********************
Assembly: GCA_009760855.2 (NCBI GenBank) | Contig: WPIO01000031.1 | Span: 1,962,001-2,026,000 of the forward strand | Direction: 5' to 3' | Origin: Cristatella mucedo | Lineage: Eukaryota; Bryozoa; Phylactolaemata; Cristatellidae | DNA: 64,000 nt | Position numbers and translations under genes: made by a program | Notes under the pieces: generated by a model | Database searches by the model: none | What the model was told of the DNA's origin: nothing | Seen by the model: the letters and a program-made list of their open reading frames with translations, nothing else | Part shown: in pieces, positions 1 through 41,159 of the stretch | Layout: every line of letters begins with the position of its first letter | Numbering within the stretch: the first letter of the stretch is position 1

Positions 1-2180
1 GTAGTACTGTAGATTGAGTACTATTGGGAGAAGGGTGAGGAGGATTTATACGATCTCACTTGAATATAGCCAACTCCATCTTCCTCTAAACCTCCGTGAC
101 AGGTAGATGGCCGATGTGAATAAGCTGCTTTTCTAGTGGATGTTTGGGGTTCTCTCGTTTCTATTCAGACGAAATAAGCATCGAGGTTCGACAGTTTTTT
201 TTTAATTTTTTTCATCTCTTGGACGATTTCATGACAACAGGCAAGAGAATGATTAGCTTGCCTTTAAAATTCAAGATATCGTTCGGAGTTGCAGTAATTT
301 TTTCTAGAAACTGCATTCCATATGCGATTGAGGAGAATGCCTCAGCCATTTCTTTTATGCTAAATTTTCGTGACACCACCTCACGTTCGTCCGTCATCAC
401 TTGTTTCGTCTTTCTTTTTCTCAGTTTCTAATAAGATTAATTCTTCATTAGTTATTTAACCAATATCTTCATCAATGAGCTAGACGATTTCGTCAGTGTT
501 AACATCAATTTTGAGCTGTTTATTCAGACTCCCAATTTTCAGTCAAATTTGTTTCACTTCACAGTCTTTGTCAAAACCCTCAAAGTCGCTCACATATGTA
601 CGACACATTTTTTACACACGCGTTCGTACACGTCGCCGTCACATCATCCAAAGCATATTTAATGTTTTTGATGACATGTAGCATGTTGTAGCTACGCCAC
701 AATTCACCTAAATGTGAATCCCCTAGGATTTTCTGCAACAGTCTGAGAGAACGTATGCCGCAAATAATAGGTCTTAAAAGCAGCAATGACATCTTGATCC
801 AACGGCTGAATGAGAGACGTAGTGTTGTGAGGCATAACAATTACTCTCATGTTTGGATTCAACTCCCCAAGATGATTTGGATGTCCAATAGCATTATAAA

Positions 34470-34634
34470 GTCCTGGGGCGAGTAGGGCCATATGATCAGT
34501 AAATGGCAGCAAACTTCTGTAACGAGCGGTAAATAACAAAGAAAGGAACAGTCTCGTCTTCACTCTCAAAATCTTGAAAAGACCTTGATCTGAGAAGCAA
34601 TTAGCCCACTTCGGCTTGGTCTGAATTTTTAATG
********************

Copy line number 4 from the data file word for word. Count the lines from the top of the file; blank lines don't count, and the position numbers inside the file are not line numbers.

101 AGGTAGATGGCCGATGTGAATAAGCTGCTTTTCTAGTGGATGTTTGGGGTTCTCTCGTTTCTATTCAGACGAAATAAGCATCGAGGTTCGACAGTTTTTT